The fundamentals of Clean Communication™ begin with untraining the way we've largely learned to communicate in the world and retraining in a new way. This means speaking from the "I" and also using active listening to echo back what you're hearing others say.
The empowering and friction-reducing aspects of "I" statements
There's something about claiming the space of "I" that can be quite powerful but also vulnerable. That's essentially the idea -- I'm an expert in my own experience, or at the very least, I aspire to be. It's highly unlikely that anyone else knows as much about my experience, thoughts, and feelings as me. For instance, people rarely like being told how they feel or how they ought to feel -- I am no exception. Instead, I want to be able to express my experience through my own words.
Now for the good stuff: if you navigate conflict with someone by speaking to your own experience, you're less likely to create mini arguments inside the argument. For instance, what if I were to say, "You can't barge into my room like that -- you're so inconsiderate!" how would that sound to you? What if, in your experience, you lightly knocked on my door, and when I didn't answer, you opened the door? My language is going to hit you like a ton of bricks. Instead, if I own my experience by saying, "When I saw you enter my room, I was surprised" you're less likely to get activated, which means we're more likely to be able to have a conversation about it. Essentially, accusations lead to closed doors. We want to keep the door open (metaphorically, of course).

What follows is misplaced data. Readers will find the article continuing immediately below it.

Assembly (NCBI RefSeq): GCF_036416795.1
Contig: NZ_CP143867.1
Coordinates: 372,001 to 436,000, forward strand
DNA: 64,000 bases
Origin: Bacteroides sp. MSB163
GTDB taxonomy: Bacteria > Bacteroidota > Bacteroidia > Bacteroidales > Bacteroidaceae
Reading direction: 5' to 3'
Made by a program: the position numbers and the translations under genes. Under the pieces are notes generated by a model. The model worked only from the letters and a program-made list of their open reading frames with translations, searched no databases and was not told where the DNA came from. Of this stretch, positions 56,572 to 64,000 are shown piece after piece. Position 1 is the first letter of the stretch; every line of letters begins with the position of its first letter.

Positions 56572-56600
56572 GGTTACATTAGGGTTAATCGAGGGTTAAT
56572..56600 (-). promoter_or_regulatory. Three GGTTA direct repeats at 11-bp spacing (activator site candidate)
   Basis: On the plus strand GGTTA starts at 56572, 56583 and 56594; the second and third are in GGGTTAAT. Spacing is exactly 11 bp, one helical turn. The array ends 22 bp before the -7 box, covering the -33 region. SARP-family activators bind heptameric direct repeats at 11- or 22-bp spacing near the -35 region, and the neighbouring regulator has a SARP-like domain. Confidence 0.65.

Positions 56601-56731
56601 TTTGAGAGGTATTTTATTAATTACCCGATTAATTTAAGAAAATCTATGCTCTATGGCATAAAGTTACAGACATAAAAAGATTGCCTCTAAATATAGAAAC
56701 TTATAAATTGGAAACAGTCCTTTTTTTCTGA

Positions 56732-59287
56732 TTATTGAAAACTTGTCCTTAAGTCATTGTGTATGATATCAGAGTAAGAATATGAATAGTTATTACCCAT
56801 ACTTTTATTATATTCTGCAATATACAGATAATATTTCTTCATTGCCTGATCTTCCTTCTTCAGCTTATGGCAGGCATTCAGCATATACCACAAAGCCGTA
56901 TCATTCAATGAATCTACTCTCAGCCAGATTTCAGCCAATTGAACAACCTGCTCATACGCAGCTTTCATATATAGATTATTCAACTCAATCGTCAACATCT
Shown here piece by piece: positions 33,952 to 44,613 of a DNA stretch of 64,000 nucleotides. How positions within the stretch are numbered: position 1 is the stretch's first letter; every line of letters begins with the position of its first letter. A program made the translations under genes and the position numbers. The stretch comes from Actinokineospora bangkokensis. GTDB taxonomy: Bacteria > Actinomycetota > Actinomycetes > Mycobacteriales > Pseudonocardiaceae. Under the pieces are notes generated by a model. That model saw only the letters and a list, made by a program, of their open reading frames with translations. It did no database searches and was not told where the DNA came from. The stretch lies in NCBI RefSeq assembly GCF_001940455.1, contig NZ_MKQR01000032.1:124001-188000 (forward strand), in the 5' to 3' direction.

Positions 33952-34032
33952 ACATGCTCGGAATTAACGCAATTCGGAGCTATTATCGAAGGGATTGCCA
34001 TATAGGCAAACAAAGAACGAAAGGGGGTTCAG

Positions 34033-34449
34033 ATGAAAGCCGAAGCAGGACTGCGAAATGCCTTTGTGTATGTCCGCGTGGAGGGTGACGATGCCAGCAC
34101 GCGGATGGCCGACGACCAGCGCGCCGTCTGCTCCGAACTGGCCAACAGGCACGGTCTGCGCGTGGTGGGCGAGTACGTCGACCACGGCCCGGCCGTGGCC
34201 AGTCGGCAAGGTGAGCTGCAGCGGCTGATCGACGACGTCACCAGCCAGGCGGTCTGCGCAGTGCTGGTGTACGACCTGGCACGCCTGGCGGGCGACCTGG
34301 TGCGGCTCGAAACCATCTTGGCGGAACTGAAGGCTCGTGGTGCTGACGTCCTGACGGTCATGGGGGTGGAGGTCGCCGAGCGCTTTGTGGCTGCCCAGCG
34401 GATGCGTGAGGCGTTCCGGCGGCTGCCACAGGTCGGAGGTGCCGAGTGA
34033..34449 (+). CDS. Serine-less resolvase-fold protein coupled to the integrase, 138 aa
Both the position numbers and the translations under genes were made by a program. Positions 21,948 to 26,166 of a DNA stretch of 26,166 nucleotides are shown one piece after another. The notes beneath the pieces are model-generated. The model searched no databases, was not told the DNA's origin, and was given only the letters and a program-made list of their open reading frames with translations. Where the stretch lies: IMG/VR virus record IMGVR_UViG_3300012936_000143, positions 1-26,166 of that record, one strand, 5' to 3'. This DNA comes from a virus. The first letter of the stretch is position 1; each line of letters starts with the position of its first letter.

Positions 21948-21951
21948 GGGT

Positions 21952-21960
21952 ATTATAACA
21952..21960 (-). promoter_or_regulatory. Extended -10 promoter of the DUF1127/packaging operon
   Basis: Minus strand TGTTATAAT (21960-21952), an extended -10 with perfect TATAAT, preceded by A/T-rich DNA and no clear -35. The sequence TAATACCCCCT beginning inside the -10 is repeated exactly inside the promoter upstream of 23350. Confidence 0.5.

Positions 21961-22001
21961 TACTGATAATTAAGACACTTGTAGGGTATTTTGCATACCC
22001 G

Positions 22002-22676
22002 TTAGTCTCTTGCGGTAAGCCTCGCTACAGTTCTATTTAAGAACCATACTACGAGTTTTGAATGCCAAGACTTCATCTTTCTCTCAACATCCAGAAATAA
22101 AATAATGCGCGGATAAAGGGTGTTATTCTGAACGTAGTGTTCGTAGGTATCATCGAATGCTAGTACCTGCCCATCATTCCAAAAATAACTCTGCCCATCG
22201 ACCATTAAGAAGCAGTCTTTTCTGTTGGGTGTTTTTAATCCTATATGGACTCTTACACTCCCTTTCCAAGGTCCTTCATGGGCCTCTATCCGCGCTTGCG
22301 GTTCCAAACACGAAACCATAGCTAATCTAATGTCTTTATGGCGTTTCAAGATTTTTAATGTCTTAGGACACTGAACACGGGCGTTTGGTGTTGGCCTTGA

Echo back for clarity and connection
Most communication is lost in translation: we're not hearing each other due to all sorts of causes (tech mishaps, accents, distraction, activation). But we depend on communication to get through our lives and meet our goals at work. This makes it all the more important to clarify what you're hearing and what the other party is hearing you say. I strongly suggest you make it a regular habit in all of your meetings. While it's easy to feel like it's taking time away from the meeting, you're actually saving time because everyone is walking out of the meeting with clarity around expectations and next steps.
The easiest way to go about this is to say, "What I'm hearing you say ..." and then paraphrase the gist of what you heard. After you've communicated an assignment to someone, you'll want to know how it landed. A head nod simply isn't enough, especially during the onboarding process, when everything is new. Instead, ask, "Could you tell me what you heard me say?" or "What's your understanding of the assignment?" This isn't about power or hierarchy -- it's about clarity, and we all thrive on it.
All the Clean Communication™ protocols use active listening as a base, as conflict is often the hardest time to hear people clearly.